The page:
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Welcome to your “2-Minute Money Manager,” a short video feature answering money questions submitted by readers and viewers.
Today’s question is about going back to school. Lots of people do it. But is it really worth getting a graduate degree to improve your chances of getting a job? Watch the following video for my take. Or, if you prefer, scroll down to read the full transcript and find out what I said.
You also can learn how to send in a question of your own below.
For more information on this topic, check out “5 Things to Weigh Before Going Back to School After Age 50” and “High Satisfaction, Great Pay Make These the Top 10 Jobs for 2018.” You can also go to the search at the top of this page, put in the words “jobs” or “college” and find plenty of information relating to this topic.
Got a question of your own to ask? Scroll down past the transcript.
Don’t want to watch? Here’s what I said in the video
Hello, everyone, and welcome to your “2-Minute Money Manager.” I’m your host, Stacy Johnson, and the idea here is simple. You ask me a money question; if I can’t answer it in less than a minute, you didn’t need to know it anyway. Ready? Here we go.
Our question for today comes to us from Chet:
“Financially speaking, does it make sense for a person over age 50 to get a graduate degree? I’ve been away from the labor force for many years caring for a parent. I wonder if it would help or hinder employment prospects if I return for a master’s degree, probably in management or business.”
I’m going to give you three things to consider, Chet. But first, let me tell you about my wife, the beautiful Sara Johnson.
A few years ago, Sara was an experienced nurse with a four-year degree in nursing. So, she went back and got her master’s degree, which allowed her to qualify for a totally different job: nurse practitioner. Nurse practitioners are in big demand and typically make a lot more than nurses. Easy choice, right? She knew she’d make more money — she now makes 50 percent more than she made as a nurse — and she knew she was going to be able to get a job immediately. She also got her degree as inexpensively as possible. In fact, the hospital where she was working as a nurse had a program that reimbursed her for a lot of the cost.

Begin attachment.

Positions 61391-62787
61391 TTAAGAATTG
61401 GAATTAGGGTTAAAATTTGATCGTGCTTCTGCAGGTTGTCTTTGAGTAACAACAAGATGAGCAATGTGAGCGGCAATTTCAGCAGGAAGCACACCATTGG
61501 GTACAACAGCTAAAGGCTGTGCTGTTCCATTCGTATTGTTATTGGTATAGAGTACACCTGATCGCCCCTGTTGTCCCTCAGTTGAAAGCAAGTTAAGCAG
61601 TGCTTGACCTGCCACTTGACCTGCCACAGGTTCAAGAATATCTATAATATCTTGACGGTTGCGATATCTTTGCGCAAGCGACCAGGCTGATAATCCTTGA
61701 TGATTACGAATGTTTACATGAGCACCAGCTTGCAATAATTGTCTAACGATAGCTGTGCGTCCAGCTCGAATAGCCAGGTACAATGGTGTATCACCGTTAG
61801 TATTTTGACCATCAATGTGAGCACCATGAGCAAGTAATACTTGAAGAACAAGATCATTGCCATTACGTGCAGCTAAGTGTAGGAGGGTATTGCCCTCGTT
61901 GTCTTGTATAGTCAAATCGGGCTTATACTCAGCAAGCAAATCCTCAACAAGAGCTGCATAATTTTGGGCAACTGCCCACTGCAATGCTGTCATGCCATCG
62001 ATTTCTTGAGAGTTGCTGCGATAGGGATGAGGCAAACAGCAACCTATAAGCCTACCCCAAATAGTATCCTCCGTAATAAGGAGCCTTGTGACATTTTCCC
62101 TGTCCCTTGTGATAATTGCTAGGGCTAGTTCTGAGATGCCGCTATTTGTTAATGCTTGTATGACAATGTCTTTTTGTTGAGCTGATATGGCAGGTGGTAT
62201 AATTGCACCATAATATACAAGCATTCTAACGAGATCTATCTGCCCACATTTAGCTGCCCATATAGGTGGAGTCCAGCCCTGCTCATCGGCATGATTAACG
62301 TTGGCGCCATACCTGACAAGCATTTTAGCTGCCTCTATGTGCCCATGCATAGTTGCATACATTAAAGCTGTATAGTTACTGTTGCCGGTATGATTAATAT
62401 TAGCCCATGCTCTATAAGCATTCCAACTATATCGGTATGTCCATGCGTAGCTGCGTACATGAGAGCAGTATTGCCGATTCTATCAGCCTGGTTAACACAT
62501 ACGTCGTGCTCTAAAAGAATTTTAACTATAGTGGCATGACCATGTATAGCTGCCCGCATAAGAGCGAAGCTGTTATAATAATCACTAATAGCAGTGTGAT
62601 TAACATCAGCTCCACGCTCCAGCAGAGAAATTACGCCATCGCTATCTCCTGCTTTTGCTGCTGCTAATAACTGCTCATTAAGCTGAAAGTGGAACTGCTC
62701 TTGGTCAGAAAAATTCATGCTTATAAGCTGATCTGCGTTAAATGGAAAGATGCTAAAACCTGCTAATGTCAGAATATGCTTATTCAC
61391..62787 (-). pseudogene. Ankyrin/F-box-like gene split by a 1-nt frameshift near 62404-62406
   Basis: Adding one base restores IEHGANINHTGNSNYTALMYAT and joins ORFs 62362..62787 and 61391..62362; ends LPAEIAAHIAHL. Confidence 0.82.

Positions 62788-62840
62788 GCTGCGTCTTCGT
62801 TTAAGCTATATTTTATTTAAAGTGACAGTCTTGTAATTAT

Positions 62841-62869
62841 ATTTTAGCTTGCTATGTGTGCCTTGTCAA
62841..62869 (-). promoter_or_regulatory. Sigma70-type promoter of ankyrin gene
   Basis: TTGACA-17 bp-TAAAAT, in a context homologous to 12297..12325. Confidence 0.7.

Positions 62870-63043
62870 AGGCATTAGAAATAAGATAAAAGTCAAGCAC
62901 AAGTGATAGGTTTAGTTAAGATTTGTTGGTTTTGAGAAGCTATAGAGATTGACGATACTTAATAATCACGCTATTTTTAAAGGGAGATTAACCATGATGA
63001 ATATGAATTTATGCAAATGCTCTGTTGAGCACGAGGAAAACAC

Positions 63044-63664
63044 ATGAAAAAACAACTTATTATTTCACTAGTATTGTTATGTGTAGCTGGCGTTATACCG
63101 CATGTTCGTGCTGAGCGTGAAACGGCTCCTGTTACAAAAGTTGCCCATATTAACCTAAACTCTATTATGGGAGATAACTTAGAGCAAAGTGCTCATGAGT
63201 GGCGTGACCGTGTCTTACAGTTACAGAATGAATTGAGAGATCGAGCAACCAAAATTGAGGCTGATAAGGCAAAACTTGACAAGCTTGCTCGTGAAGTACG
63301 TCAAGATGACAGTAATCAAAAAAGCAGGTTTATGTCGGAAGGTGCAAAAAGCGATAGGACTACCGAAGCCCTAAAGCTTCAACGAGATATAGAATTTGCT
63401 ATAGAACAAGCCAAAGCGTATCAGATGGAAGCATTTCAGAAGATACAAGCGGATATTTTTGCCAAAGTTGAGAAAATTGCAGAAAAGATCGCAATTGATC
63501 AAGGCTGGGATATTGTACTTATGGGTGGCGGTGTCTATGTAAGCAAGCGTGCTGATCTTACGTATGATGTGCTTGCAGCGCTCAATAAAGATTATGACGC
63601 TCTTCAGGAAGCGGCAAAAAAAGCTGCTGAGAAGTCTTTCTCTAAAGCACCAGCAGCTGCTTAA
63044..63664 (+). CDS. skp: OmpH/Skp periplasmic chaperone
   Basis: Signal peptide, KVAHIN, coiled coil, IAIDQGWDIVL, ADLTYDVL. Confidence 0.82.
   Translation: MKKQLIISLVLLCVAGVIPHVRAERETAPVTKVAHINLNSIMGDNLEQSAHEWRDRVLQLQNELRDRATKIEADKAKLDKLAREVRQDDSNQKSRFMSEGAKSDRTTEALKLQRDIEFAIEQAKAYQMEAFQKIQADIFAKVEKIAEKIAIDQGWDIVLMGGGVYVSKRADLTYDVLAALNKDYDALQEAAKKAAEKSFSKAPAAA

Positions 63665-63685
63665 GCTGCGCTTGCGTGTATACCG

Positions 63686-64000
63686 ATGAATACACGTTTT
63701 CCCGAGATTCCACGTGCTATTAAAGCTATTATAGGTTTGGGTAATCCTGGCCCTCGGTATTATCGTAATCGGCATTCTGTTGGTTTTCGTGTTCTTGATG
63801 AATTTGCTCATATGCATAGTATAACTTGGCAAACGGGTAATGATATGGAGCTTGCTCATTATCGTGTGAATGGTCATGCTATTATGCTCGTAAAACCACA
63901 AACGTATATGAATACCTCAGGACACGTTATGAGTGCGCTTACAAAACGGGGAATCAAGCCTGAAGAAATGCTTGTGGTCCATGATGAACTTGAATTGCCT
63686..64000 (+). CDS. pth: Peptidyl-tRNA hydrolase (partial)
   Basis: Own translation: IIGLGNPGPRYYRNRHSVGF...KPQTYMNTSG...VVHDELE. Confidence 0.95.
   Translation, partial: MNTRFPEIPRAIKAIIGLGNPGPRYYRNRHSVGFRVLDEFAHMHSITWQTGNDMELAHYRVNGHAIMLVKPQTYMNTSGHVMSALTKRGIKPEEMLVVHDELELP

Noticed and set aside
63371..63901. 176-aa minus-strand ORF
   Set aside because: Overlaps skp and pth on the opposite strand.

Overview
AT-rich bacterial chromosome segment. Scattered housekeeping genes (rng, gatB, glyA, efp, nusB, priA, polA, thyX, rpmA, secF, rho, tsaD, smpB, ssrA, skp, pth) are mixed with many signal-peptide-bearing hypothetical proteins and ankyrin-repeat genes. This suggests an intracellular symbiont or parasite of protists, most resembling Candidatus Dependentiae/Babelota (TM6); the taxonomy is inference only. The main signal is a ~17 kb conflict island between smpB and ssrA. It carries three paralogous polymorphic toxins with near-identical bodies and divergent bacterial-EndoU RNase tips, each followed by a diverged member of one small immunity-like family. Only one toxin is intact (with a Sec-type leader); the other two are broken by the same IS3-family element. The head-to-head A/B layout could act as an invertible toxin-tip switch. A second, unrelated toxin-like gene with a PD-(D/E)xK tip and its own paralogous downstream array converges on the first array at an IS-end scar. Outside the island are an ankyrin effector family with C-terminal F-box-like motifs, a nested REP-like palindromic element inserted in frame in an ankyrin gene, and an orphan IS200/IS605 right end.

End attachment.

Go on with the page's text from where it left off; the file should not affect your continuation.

Now, let’s get back to Chet’s question. Point No. 1 I just illustrated: Understand exactly what that master’s degree is going to do for you. Sure, it’s always good to be educated. We’ve got a surplus of stupid people in the world. But if your perspective is purely financial — and you want to get more value from a degree than it costs — before you leap, get an idea of exactly what that degree is going to do for you.
Point No. 2: As Jerry Maguire said, show me the money! If you’re not sure what field you want to work in, do some research into jobs that pay well and are expected to grow. You can find out by searching online. One place to start? The Bureau of Labor Statistics list of the Fastest Growing Occupations. There’s a listing with tons of jobs that are growing, how much they’re growing and how much they’re paying. You can also see if a master’s degree is necessary.
And that leads me to point No. 3: If you already know the profession you’re aiming at, talk to as many people as possible in that profession. See what they say about a master’s degree. How do you find them? Network among your friends, or check out local organizations and associations. Most professions have one.
Bottom line? Don’t blindly go out and get a master’s degree simply because you think it might look good on your resume. Make sure that all that effort — and it will be effort — is going to pay off for you, Chet.
Need more info? Go to moneytalksnews.com and do a search for “jobs.”
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The questions I’m likeliest to answer are those that will interest other readers. In other words, don’t ask for super-specific advice that applies only to you. And if I don’t get to your question, promise not to hate me. I do my best, but I get a lot more questions than I have time to answer.
I founded Money Talks News in 1991. I’m a CPA, and have also earned licenses in stocks, commodities, options principal, mutual funds, life insurance, securities supervisor and real estate.
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